But Dhoni did not only influence innings, games and series, but also the course of the entire sport as such. The legacy Dhoni bequeaths successor Virat Kohli is a team secure in its skin, certain it can win from any position. There was no better captain in the game’s shorter forms than Dhoni during his time. He is the only skipper to have won all three major trophies — the World Cup, the World Twenty20 and the Champions Trophy. Michael Clarke and Brendon McCullum had greater attacking verve. They were certainly superior Test captains. But in the art of managing a finite innings, reading a contest’s rhythm and its tactical contours, Dhoni had no equal. He had an intuitive feel for what could happen and the ability to get the best out of his resources, however bare. His greatest strength was his nerve. Where others tried to finish things quickly to pre-empt panicking, he took games deep. He raised the stakes, knowing he would not blink before his opponent. Remarkably, he managed to transmit this sense of composure to his team. He asked his bowlers to relax and stick to the plan; the responsibility of the result was his to bear. Few cricketers have stayed in the present as successfully as he has.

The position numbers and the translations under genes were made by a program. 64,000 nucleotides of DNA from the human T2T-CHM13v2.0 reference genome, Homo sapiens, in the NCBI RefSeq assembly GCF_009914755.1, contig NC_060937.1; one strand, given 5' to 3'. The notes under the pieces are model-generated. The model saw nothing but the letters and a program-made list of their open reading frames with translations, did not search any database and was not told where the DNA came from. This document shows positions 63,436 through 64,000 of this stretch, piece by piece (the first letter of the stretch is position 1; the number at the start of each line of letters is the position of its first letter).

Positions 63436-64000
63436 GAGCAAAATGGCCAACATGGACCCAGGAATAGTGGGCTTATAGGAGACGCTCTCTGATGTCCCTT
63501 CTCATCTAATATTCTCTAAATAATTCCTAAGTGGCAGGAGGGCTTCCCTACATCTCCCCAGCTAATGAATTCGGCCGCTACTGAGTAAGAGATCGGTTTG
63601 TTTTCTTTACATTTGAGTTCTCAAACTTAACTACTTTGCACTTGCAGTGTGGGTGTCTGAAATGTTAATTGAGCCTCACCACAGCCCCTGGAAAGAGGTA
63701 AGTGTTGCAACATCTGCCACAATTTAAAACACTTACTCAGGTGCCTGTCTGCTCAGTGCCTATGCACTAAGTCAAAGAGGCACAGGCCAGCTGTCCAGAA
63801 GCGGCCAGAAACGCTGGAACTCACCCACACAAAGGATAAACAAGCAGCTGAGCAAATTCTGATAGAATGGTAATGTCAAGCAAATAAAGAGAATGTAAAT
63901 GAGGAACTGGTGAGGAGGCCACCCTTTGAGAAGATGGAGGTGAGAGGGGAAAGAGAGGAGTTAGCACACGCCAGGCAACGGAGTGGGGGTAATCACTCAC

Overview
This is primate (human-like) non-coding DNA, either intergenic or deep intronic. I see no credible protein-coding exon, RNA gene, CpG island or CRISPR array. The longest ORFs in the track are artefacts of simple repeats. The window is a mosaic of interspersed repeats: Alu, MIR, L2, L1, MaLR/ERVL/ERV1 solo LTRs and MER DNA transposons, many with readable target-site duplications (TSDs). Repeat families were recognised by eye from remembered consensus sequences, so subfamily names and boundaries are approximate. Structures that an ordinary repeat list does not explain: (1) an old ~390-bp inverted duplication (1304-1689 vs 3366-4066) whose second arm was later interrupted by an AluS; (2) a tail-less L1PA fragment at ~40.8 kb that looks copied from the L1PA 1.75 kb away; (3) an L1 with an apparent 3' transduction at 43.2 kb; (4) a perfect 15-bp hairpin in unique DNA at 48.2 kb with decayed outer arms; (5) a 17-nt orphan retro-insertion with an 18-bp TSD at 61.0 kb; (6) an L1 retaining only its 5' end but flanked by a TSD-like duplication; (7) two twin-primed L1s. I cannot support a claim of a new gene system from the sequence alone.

Along with mentioning all these, it is only fair to point out how the luster is reportedly being lost from Dhoni these days. In the game last week against a very-struggling Windies, Dhoni was seen huffing and puffing his way to a 54 off 114 balls, 70 of those being unscored deliveries. The batsman with a quite a few inhuman sixes up his kitty could produce nothing more than a solitary four. India ended up losing the match, not having been able to chase 191, falling out eventually by 11 runs. We also saw a very emotional MS Dhoni at the end of the game, probably because the entire defeat weighed on him. We had only seen one other previous occasion of a one-such MS Dhoni – post the defeat aginst Australia in the 2015 World Cup semis. Australia went on to clinch the coveted trophy. We did see a strong MS Dhoni just a couple of days earlier against the same opponents in the same venue, and I don’t think I am wrong when I point out that these lows are part and parcel of the game for every cricketer, and unless this happens way more frequently in the impending future, it is nothing to be worried about – at least not as much as how Indian cricket fans were seen raising a hue-and-cry over Dhoni’s performance. It is also to be noted, very importantly, that, at 36, Dhoni’s moving into the autumn of his career, and he should be given the space and respect he deserves.